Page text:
Maria Lidia - Editorial

38 images Created 10 May 2019

It’s 4pm and lunchtime in Maria Lidia Meza Castro's new house in the U.S. The kids have just returned home from school and Castro is dishing out the chicken and rice she has spent the morning preparing. There is a bright, yellow light cutting through the living room window where everyone is sitting by the table eating frantically, stealing each other’s sodas or sweets, remnants of previous visitors.

A few minutes later, the kids run off to play upstairs. The living room is left empty with grains of rice all over. The second floor takes on a life of its own: Scattered screams come from inside the closet as the children play hide and seek. Moments later whining tears over a Lego fight turn into the youngest hitting his sister in the face.

She stands up and returns back into the kitchen where a pile of dishes awaits her before she has to wash the children and put all five of them to sleep. The next day will start again soon with a 6:00 am alarm.

“Thank God we are safe here. I feel good here. I feel calm here,” said Castro. “I cannot go back to Honduras. I have too many problems there. I came here because this is a country where I believed I would be able to raise my children safely. Thank God they are already going to school!”

I met Castro for the first time on November 21, 2018 on the road from Mexicali to Tijuana, Mexico. She was walking the last leg toward the U.S./Mexico border as one of the 5,000 plus Central American migrants traveling with the caravan. She told me she fled San Pedro Sula, Honduras, in October 2018 with her five youngest children, because her 13-year-old daughter had started to be threatened by the Maras, the local Mafia, who wanted her to sell drugs and start engaging in prostitution. Castro’s abusive husband had left three years prior and she’d been raising her children alone in Honduras since.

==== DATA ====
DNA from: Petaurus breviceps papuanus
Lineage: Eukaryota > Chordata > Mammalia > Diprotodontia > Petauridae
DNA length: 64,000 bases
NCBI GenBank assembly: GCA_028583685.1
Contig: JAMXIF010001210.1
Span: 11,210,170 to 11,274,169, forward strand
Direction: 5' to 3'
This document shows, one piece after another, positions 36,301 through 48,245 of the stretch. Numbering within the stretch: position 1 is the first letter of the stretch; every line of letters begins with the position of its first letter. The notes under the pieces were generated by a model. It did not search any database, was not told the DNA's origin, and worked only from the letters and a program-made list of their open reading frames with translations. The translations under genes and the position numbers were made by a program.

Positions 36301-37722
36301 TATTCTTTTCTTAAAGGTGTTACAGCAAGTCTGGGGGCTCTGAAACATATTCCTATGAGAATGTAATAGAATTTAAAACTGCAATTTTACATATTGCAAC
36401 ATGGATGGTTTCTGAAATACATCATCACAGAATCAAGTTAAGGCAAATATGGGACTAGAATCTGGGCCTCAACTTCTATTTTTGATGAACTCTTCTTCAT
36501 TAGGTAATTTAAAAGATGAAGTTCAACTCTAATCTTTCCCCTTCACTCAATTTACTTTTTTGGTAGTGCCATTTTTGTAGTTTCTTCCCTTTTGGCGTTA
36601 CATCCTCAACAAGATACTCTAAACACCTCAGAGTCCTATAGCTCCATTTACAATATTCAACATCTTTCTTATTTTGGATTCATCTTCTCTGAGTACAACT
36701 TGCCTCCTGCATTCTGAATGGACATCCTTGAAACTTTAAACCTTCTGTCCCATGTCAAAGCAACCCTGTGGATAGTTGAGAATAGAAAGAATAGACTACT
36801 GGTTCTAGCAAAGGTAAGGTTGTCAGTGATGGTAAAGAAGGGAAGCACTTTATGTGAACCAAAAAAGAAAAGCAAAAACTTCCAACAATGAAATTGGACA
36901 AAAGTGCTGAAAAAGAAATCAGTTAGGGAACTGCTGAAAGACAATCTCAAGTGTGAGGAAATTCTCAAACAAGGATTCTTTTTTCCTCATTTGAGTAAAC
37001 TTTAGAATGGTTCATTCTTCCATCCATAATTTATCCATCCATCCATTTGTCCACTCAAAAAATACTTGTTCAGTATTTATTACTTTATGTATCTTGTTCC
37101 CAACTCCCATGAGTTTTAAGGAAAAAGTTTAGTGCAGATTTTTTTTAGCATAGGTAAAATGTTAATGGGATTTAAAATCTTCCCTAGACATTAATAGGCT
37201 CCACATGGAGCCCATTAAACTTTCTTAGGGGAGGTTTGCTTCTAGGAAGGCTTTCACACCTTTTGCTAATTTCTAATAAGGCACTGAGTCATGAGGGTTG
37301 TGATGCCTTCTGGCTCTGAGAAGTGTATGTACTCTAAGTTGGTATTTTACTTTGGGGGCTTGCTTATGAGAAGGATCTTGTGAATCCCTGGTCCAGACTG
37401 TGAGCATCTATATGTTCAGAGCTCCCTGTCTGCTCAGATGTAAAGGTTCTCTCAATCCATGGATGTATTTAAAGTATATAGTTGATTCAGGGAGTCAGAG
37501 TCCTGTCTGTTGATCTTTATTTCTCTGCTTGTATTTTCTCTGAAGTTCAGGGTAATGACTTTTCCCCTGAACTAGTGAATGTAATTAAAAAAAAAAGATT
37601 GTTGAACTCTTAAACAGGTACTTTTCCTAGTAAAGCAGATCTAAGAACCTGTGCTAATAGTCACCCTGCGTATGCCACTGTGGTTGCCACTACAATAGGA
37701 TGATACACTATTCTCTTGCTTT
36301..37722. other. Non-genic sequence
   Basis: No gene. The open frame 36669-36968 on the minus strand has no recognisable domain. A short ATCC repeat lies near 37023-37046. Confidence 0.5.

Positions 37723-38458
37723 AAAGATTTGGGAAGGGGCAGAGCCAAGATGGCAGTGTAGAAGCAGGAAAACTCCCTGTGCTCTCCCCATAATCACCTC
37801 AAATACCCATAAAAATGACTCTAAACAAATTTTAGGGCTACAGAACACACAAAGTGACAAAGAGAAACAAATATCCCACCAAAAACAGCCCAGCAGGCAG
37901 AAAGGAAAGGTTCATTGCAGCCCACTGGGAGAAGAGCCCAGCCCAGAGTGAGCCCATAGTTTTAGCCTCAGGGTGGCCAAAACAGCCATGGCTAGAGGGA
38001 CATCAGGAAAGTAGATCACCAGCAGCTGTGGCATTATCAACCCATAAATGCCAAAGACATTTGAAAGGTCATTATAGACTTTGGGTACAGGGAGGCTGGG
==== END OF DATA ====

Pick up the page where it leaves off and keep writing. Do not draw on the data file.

Castro reached Tijuana last November. It was there that U.S. Customs and Border Protection officers fired tear gas canisters at migrants rushing toward the U.S. border. Following the incident, Castro and a group of fellow migrants were escorted to the Otay Mesa port of entry with the assistance of the nonprofit group Families Belong Together and two Democratic members of Congress who also helped her apply for asylum. After making it through the border, she and her children were detained for five days before being released to live in the Washington area, close to where Castro has family.

For the past four months Castro and her family have lived in a house in the suburbs of the country’s capital while her attorneys are starting to gather all the documentation necessary for her asylum plea, which could take up to 18 months to be granted. Until then, she can’t get a job because of her legal status and the immigration officer that pays weekly visits to her home advise her not to leave the house, fearful ICE agents may detain her. She is constantly monitored by an ISAP (Intensive Supervision Appearance Program) with an ankle bracelet.
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